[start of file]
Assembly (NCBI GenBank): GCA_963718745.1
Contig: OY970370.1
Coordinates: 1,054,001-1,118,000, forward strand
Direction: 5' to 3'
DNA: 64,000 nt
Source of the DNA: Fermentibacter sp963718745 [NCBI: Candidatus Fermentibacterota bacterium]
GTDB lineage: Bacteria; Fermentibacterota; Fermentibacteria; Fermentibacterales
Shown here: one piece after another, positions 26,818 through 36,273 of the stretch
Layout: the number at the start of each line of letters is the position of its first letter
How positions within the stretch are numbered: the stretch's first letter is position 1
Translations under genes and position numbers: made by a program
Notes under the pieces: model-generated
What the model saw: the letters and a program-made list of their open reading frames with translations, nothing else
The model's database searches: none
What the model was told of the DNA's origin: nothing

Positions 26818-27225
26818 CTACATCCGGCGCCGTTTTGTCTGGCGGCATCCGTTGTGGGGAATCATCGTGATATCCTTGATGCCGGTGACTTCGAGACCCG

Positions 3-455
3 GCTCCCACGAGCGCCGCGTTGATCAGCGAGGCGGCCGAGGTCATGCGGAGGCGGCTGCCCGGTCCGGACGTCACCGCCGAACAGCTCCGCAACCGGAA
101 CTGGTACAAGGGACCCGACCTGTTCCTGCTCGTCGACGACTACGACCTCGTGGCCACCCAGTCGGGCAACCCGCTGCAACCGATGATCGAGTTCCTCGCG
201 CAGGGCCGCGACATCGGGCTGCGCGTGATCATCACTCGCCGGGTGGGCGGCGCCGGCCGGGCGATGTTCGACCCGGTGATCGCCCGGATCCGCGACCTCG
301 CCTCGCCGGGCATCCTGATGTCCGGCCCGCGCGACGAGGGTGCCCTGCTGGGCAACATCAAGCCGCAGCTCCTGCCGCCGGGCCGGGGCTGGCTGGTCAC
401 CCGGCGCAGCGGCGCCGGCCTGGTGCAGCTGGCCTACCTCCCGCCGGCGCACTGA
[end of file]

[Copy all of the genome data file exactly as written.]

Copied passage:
Assembly (NCBI GenBank): GCA_963718745.1
Contig: OY970370.1
Coordinates: 1,054,001-1,118,000, forward strand
Direction: 5' to 3'
DNA: 64,000 nt
Source of the DNA: Fermentibacter sp963718745 [NCBI: Candidatus Fermentibacterota bacterium]
GTDB lineage: Bacteria; Fermentibacterota; Fermentibacteria; Fermentibacterales
Shown here: one piece after another, positions 26,818 through 36,273 of the stretch
Layout: the number at the start of each line of letters is the position of its first letter
How positions within the stretch are numbered: the stretch's first letter is position 1
Translations under genes and position numbers: made by a program
Notes under the pieces: model-generated
What the model saw: the letters and a program-made list of their open reading frames with translations, nothing else
The model's database searches: none
What the model was told of the DNA's origin: nothing

Positions 26818-27225
26818 CTACATCCGGCGCCGTTTTGTCTGGCGGCATCCGTTGTGGGGAATCATCGTGATATCCTTGATGCCGGTGACTTCGAGACCCG

Positions 3-455
3 GCTCCCACGAGCGCCGCGTTGATCAGCGAGGCGGCCGAGGTCATGCGGAGGCGGCTGCCCGGTCCGGACGTCACCGCCGAACAGCTCCGCAACCGGAA
101 CTGGTACAAGGGACCCGACCTGTTCCTGCTCGTCGACGACTACGACCTCGTGGCCACCCAGTCGGGCAACCCGCTGCAACCGATGATCGAGTTCCTCGCG
201 CAGGGCCGCGACATCGGGCTGCGCGTGATCATCACTCGCCGGGTGGGCGGCGCCGGCCGGGCGATGTTCGACCCGGTGATCGCCCGGATCCGCGACCTCG
301 CCTCGCCGGGCATCCTGATGTCCGGCCCGCGCGACGAGGGTGCCCTGCTGGGCAACATCAAGCCGCAGCTCCTGCCGCCGGGCCGGGGCTGGCTGGTCAC
401 CCGGCGCAGCGGCGCCGGCCTGGTGCAGCTGGCCTACCTCCCGCCGGCGCACTGA